Since its establishment in 1977, Halamish colony has continued to expand and steal more Palestinian land.   In 2008, the residents of An Nabi Saleh challenged the building of a fence by the colony on private Palestinian land and which prevented Palestinians from accessing their land.  The Israeli courts ruled that the fence was to be dismantled  Despite the Israeli court ruling, the colony continued to illegally annex more Palestinian land.  In the summer of 2008, the Israeli colonists from Halamish seized control of a number springs, all of which were located on private Palestinian land belonging to residents of An Nabi Saleh. In December 2009, the village began weekly non-violent demonstrations in opposition to the illegal Israeli colony of Halamish annexing of the  fresh water springs and stealing of more of the village’s land.  Since An Nabi Saleh began its demonstrations, the Israeli military has brutally sought to repress the non-violent protests, arresting more than 13% of the village, including children.    In total, as of 31 March 2011, 64 village residents have been arrested.  All but three were tried for participating in the non-violent demonstrations.  Of those imprisoned, 29 have been minors under the age of 18 years and 4 have been women.

Protesters march in Nabi Saleh in memory of Palestinian martyrs killed during the struggle for a free Palestine

by Popular Struggle Coordination Committee: 7 January 2012

Following the recent murder of Mustafa Tamimi and the employment of live sniper-fire against demonstrators last week, protesters dedicated this week’s march to the memory of those who have passed in struggle.

Protesters marched from the center of the village towards village’s lands today, under the slogan “Martyrs are not number”, commemorating the struggle’s martyrs and their sacrifices. As the procession advanced down the road, it was greeted by a barrage of tear-gas projectiles, many of them shot directly at the protesters, by the Israeli Border Police officers who took positions on the village’s main road intent on stifling the march. The demonstrators were also hosed with rancid water shot from a high pressure water-cannon, which Israel euphemistically refers to  as “The Skunk”, as well as rubber-coated bullets.

Picture Credit: Oren Ziv/Activestills
Picture Credit: Oren Ziv/Activestills

As it proved impossible to advance on the road, some protesters set on reaching village’s lands tried to skirt the soldiers by descending towards the village’s spring that settlers are trying to take over from the hill on the western side of the village. While some succeeded in reaching quite close to the spring, they were met by the same brutality protesters faced on the main road, and were eventually forced to retreat. No serious injuries or arrests were recorded.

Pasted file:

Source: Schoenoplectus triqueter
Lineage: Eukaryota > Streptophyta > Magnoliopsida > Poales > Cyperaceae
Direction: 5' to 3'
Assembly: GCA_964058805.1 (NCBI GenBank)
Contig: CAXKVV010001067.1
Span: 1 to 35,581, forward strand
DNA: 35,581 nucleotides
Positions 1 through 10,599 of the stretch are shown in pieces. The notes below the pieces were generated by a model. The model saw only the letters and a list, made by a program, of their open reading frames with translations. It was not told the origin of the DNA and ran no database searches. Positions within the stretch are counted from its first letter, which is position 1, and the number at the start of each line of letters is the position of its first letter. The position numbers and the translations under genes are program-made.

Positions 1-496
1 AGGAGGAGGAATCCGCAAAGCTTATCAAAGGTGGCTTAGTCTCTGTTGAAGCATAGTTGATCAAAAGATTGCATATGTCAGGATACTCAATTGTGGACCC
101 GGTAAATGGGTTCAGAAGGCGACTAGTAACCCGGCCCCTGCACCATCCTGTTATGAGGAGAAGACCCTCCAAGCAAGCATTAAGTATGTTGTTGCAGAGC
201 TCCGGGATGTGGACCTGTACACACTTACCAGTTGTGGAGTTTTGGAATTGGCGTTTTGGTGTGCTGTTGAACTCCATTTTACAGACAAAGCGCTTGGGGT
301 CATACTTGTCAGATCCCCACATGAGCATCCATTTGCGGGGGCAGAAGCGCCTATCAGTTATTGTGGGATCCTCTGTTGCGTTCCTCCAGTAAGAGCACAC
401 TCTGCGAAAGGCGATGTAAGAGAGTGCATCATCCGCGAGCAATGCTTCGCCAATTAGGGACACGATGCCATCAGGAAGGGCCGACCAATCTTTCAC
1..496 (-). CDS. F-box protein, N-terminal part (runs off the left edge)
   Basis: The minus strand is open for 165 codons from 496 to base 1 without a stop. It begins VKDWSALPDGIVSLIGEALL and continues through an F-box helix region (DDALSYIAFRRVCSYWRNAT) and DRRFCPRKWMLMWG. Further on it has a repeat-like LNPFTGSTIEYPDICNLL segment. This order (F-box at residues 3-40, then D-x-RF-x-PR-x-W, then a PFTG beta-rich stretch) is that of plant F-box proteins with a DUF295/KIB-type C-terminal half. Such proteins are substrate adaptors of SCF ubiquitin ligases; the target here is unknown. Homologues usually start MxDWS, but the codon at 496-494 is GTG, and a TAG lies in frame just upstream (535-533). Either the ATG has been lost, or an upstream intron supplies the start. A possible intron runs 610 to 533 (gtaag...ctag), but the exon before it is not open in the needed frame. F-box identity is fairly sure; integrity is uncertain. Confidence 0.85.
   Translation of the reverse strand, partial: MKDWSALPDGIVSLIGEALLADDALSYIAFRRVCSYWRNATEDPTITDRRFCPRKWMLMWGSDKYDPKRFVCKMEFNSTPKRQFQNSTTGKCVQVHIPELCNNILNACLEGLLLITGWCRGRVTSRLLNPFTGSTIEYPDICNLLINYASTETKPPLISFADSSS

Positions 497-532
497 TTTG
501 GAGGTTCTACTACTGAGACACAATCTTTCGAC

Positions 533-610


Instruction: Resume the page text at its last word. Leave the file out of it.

Picture Credit: Oren Ziv/Activestills
Picture Credit: Oren Ziv/Activestills

Background
Late in 2009, settlers began gradually taking over Ein al-Qaws (the Bow Spring), which rests on lands belonging to Bashir Tamimi, the head of the Nabi Saleh village council. The settlers, abetted by the army, erected a shed over the spring, renamed it Maayan Meir, after a late settler, and began driving away Palestinians who came to use the spring by force – at times throwing stones or even pointing guns at them, threatening to shoot.

While residents of Nabi Saleh have already endured decades of continuous land grab and expulsion to allow for the ever continuing expansion of the Halamish settlement, the takeover of the spring served as the last straw that lead to the beginning of the village’s grassroots protest campaign of weekly demonstrations in demand for the return of their lands.

Protest in the tiny village enjoys the regular support of Palestinians from surrounding areas, as well as that of Israeli and international activists. Demonstrations in Nabi Saleh are also unique in the level of women participation in them, and the role they hold in all their aspects, including organizing. Such participation, which often also includes the participation of children reflects the village’s commitment to a truly popular grassroots mobilization, encompassing all segments of the community.

The response of the Israeli military to the protests has been especially brutal and includes regularly laying complete siege on village every Friday, accompanied by the declaration of the entire village, including the built up area, as a closed military zone. Prior and during the demonstrations themselves, the army often completely occupies the village, in effect enforcing an undeclared curfew. Military nighttime raids and arrest operations are also a common tactic in the army’s strategy of intimidation, often targeting minors.